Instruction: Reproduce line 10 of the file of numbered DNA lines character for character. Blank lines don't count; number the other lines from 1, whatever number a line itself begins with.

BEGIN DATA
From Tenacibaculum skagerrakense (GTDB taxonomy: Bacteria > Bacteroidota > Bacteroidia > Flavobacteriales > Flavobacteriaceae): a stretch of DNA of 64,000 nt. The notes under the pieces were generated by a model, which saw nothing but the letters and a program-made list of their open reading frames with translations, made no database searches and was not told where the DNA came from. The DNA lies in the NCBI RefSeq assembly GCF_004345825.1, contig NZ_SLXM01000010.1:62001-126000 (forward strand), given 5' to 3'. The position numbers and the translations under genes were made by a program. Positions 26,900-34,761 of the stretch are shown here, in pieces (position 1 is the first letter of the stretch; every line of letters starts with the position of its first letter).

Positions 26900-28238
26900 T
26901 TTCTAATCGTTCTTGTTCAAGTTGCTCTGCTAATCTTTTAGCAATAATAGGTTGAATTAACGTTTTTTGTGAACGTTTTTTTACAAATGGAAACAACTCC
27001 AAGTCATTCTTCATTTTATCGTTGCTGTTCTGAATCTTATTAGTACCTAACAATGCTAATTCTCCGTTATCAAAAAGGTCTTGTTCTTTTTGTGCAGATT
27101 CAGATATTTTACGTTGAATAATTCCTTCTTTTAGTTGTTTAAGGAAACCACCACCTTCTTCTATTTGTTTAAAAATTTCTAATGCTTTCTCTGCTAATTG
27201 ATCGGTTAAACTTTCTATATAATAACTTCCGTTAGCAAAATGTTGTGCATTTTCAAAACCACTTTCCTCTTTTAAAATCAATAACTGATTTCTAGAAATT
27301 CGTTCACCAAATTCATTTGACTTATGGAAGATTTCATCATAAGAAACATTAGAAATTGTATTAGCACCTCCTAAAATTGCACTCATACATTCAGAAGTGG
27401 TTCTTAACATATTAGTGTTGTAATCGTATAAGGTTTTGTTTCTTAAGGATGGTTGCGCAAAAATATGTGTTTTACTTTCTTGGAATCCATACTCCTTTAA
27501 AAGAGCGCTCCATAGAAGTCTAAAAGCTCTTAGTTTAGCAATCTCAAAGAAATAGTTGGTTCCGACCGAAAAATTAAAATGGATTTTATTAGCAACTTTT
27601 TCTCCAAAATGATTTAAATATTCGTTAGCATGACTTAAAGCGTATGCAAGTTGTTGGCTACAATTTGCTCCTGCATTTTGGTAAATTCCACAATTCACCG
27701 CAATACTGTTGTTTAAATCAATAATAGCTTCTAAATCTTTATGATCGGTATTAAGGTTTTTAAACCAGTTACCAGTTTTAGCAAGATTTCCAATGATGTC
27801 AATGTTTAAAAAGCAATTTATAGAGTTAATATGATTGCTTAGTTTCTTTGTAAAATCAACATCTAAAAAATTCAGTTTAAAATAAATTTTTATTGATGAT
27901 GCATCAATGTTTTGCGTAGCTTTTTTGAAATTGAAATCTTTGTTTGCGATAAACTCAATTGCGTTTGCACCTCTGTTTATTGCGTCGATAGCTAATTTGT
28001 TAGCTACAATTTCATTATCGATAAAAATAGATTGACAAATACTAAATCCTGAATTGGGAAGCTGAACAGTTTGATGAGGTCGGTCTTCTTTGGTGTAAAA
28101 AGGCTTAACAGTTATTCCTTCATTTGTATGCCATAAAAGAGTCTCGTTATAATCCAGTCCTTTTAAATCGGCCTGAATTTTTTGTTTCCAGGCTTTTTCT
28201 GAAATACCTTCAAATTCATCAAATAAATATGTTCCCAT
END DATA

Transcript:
27501 AAGAGCGCTCCATAGAAGTCTAAAAGCTCTTAGTTTAGCAATCTCAAAGAAATAGTTGGTTCCGACCGAAAAATTAAAATGGATTTTATTAGCAACTTTT